The world's most isolated city as viewed through the eyes of someone who has chosen to live elsewhere for most of his adult life... thrills, spills, shark sightings and roster petrol stations galore! The views expressed here are all mine & nothing to do with my employer.
Friday, January 09, 2009
Six metre monster shark menaces Perth
Yeah, it's the sort of headline that drags you in doesn't it? In a sense it's true - there probably is a six metre white pointer somewhere off the WA coast, maybe closer to Antarctica than Cottesloe Beach, but by god the bugger's out there... waiting for its chance to hit our shores, gnashing its teeth and snapping surf skis in half like, well, like... surf skis.
These monsters live in our heads and I dare any one of you to make the claim that you never ever think - just for a fraction of a second - that there might be a big Noah's Ark with your name on it just about to burst through the next wave.
Like most gen-Xers and probably most baby boomers, I live by a creed of 'never turn your back to the sea'. It's in those moments, no matter how brief, that something built like a combi van with dead black eyes and a mouth like a cave filled with razor sharp stallectites, will suddenly appear from the 'dark patch'.
You know the dark patch? It's that bit where you can no longer see the sandy bottom. That bit that you glimpse when you open your eyes under water only to see multitudes of shifty shadows darting your way. I steer clear of the dark water. I fancy that if that hungry behemoth crosses from dark to light, I'll at least have a couple of seconds on my side to churn my way to shore.
I've seen a shark or two in my life. I've even caught two small bronze whalers and eaten the proceeds, so I know there are family out there with a reason to want me chewed on.
In one trip to Esperance alone I saw the mo-fo of all great white fins breach the foreshore surface and cruise silently between me and about a dozen surfers before sliding under again. I didn't say a word.
The next day we watched two gents of southern European experience frolicking with a school of dolphins in a remote bay. "Come and see the dolphin - is swimming with us yes?" It was quite a sight to see how quickly two men can exit the water when they're told the dolphins are actually tiger sharks feeding on salmon. One of them kept swimming right up the slope of the granite rocks leading down to the bay. Blood everywhere!
But we all let our guards down at times, despite the clear and present danger that Jaws taught us was lurking EVERYWHERE.
I'll never forget the day I was surfing at Cottesloe, on the Leighton side of the groin (meant to throw in a testicular shrinkage pun here, but forgot - thanks for pointing out my 'groyne problems 'notallpoppies.com.au') very late in the day. My mate had gone in about 10 minutes earlier, but I just wanted to catch one more wave.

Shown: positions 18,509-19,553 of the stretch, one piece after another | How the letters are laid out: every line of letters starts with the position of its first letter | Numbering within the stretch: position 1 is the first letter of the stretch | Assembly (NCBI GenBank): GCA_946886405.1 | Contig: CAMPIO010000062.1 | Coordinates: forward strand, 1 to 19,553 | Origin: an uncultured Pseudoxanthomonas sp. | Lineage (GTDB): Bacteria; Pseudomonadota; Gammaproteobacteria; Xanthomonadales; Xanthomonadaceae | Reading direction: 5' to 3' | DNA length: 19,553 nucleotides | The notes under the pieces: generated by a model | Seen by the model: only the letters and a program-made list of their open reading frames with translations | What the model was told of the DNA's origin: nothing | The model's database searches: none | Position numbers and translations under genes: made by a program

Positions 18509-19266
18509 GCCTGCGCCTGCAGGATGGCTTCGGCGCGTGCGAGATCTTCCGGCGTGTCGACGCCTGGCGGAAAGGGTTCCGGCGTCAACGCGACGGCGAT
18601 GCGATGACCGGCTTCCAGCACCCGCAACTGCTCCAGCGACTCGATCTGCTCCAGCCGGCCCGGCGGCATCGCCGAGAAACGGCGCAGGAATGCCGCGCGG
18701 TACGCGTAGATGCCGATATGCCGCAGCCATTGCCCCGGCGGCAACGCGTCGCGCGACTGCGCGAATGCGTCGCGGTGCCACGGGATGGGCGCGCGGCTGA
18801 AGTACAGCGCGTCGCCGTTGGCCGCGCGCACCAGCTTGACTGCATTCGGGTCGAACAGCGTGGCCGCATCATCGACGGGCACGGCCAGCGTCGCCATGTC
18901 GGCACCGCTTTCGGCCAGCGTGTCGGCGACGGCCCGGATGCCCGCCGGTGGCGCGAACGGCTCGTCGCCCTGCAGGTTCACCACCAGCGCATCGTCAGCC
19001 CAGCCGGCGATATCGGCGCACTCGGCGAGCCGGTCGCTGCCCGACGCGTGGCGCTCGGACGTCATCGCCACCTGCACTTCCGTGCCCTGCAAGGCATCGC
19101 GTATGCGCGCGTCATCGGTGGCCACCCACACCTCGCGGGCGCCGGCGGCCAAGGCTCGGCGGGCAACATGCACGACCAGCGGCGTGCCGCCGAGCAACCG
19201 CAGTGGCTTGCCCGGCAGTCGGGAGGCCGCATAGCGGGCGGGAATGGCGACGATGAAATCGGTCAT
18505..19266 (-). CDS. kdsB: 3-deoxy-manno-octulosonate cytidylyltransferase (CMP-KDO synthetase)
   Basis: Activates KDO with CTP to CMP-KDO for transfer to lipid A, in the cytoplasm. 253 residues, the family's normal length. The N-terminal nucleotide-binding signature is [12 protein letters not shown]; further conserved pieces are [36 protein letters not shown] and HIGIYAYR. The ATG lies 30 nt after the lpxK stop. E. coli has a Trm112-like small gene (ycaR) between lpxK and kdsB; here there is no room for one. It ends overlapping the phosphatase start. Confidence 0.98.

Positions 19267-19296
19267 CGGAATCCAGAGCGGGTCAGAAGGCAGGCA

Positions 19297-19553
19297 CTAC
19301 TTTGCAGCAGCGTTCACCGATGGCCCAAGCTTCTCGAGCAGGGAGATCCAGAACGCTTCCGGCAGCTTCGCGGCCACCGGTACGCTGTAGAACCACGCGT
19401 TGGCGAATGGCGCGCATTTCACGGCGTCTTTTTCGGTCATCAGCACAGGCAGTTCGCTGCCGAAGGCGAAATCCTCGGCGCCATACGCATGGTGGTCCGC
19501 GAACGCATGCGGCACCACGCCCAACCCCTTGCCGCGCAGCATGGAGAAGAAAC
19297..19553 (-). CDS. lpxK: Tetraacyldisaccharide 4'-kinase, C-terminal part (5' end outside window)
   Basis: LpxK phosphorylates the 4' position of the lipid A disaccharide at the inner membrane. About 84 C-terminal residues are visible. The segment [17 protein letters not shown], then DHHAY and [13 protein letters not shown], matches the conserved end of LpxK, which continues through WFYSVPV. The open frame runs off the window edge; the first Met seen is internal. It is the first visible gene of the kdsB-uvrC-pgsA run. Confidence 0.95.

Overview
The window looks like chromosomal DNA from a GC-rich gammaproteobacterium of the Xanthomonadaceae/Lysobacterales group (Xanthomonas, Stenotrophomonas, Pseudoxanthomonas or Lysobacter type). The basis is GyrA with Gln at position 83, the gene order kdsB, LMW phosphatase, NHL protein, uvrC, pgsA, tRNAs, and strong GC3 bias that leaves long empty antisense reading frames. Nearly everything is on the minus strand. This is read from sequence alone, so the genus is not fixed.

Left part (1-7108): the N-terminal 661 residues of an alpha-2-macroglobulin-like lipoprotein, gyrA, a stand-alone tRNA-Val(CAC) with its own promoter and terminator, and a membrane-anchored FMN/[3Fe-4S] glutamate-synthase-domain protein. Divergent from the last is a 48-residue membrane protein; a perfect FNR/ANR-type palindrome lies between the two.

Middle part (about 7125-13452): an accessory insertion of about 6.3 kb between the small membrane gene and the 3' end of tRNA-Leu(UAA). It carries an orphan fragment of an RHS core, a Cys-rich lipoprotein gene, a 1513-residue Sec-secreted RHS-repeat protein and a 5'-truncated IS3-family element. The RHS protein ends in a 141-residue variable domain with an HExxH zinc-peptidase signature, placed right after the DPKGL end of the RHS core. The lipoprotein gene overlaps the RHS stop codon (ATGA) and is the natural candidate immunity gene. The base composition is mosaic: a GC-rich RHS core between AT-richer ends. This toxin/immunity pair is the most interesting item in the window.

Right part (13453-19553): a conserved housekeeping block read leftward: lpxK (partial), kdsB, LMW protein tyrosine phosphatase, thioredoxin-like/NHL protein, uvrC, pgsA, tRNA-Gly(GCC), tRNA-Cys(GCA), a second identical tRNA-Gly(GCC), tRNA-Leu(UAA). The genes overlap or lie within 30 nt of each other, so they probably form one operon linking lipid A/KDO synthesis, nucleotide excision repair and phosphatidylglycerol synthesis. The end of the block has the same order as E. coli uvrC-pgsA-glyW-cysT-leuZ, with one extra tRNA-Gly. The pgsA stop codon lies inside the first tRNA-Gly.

The water was dark and almost oily with a thick layer of weed that pulled at your legs and arms as you paddled. The light was almost gone, so I sat up on the board and swung around to the horizon to see if any small sets were coming through.
It was then that I heard a splash to one side. A loud slap on the surface.
I whipped around and could see that something had broken through the weed about a metre away. Too close, no matter what it was. I lay flat on the deck and reached in to start paddling.
Suddenly a black mass burst through the weed about three feet from my face.
It was a seal. A damned seal, that had my heart punching its way out of my wetsuit.
Jaws had been the first blow to my life as a part-time surfer and that seal was without doubt the mortal wound. I could never quite relax after that and if you can't relax while you're having a surf, then what is the point I ask?
These days I still love a dip in the briny and I know that my chances of being shark chum are very, very slim, but there's no escaping those nasty thoughts. And who could blame me right now with the sort of headlines and constant parade of sharkies we see in the media every second day?
And I know you're all suckers for a good shark tale, because in the past three weeks I must have had over 600 hits to this site thanks to Google searches on 'shark sightings in Perth'.
So now that you're here, tell me why? What is it about those beasties from the deep that float, ahem (sink) your boat? For now I'll keep one eye on the latest happenings and the other on the sea [cue Jaws soundtrack here...]
*VOTE IN THE TPF SHARL POLL TO YOUR RIGHT - yes, ----> THAT way!
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Three more spotted this afternoon!
is the Leighton "groin" on the left hand side or the right hand side of your dangly bit?
Aha, very perceptive! I meant to throw a line in there about testicular shrinkage, but forgot... now I'll have to edit :-)
Oh, now I feel cheap. Of course it was the thrill of having diced with death that led me to your blog, I mean just weeks before (a tiny margin where sharks are concerned, as we know)I had been swimming daily at Cottesloe...oh stupid pom, had I but known how real the danger!
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